Although mean intakes of magnesium, iron and iodine were higher than 70 % of EAR, and mean intake of zinc reached 70 % of EAR, more than 40 % of the studied preschoolers had intakes lower than 70 % of EAR. Therefore, content of these minerals in the preschool diet should be increased. It is very important since magnesium intake has been negatively associated with insulin resistance, type 2 diabetes, metabolic syndrome, hypertension, and cardiovascular diseases [84] and positively associated with bone mass [84]. Apart from the well-known effect of inadequate iron intake, which is anaemia, iron intake was also found to be inversely associated with coronary heart disease incidence [85]. Moreover, iodine, iron and zinc are suggested to be essential nutrients in cognitive performance and development of children [61], and preventing deficiencies of these nutrients is key in achieving full potential cognitive capacity and unnecessary loss of mental capacity [86].

The numerous inadequacies in children’s diets at preschool are the risk factors for developing diet-related diseases. Of course, preschool diet is not the whole day diet; therefore, the question arises whether foods eaten by the children outside preschool are capable of providing energy and nutrients in amounts and proportions which will balance the daily diet.

Our study also showed that dietary intakes at preschool were similar in the studied girls and boys, and only two statistically significant differences were found. Quite opposite, the studies which reported daily dietary intakes in children often showed statistically significant differences according to gender [35, 50, 8789]. The preschool menu is the same for all children, and the preschool staff encourages each child to eat all meals, irrespective of gender, while parents most probably hold stereotypical beliefs that preschool girls have different nutritional needs than boys and that some foods are more suitable for children depending on their gender. These beliefs may lead parents to offering different foods to their sons and daughters and to serve different portion sizes, for example to feed their sons larger portions of meat than their daughters. This is very interesting and should be investigated in the future studies.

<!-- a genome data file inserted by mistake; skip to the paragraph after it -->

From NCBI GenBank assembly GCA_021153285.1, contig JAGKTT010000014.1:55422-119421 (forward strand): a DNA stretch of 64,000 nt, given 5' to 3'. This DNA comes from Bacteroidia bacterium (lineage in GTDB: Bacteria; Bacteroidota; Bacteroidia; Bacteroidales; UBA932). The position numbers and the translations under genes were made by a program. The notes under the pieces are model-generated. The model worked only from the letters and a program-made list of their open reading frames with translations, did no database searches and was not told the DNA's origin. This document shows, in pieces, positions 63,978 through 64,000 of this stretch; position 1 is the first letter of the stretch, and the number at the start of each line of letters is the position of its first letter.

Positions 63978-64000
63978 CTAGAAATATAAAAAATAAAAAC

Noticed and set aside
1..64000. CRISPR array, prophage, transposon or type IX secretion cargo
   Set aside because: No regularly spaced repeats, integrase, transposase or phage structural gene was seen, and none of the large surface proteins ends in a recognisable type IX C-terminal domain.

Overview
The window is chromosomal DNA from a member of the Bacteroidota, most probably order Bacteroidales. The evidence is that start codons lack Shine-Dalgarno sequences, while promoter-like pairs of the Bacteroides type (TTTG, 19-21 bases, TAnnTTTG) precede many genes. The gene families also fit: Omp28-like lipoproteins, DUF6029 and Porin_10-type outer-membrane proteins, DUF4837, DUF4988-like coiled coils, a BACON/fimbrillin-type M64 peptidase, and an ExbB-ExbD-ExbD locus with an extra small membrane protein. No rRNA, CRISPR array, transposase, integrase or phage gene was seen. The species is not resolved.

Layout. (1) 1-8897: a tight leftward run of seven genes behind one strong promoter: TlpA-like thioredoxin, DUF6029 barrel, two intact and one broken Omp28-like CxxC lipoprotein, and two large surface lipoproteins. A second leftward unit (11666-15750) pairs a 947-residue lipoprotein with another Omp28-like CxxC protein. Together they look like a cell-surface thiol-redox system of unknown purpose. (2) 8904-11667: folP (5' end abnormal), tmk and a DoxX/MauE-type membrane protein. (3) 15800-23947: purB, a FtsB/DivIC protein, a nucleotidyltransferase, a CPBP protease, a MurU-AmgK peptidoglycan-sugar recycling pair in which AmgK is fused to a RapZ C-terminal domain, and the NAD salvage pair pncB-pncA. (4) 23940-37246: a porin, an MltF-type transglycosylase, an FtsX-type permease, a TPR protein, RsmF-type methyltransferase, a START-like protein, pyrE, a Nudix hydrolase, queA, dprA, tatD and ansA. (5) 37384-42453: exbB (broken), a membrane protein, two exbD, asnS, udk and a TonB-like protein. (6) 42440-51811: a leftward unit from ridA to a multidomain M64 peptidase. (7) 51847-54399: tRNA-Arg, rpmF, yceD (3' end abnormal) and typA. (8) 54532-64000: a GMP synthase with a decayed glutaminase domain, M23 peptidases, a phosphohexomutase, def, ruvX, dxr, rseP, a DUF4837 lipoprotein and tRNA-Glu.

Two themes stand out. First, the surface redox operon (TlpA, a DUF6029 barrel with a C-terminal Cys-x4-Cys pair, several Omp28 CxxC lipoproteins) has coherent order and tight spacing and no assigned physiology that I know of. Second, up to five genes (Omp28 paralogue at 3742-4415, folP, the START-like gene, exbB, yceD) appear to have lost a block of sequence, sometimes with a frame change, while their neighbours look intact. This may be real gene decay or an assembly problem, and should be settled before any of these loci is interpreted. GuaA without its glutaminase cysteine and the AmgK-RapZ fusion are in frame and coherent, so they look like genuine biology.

In comparison to the previously studied dietary intake at preschool in Polish 4–6-year-old children from Szczecin [31], intakes of energy and all nutrients, except for sodium, were higher. Sodium intake in the studied children was twice higher compared to their previously studied peers [31]. The preschoolers from Szczecin [31] were characterised by inadequate intakes of vitamin E, calcium and potassium, similarly to the studied children.

It is interesting that although the studied preschoolers were older than the previously studied Swedish preschool children aged 3 to 5 years [33], they were characterised by lower intakes of energy and total protein, much lower energy intakes from protein and fat, and much higher energy intakes from carbohydrates and sucrose. Intakes of micronutrients cannot be compared because mineral and vitamin intakes were presented either as daily intakes or as nutrient densities expressed per MJ.

In comparison to 3–4-year-old children from New York City [32], the studied preschoolers were also characterised by lower intake of total protein; however, intake of energy was higher. Moreover, intakes of vitamin A and E in the studied children were twice higher than those in children from New York City [32], intakes of magnesium and sodium were much higher, intakes of folate, vitamin B12 and iron were lower, intakes of vitamin D, niacin, vitamin C and calcium were much lower, while intakes of vitamin B1, B2, B6 and zinc were similar.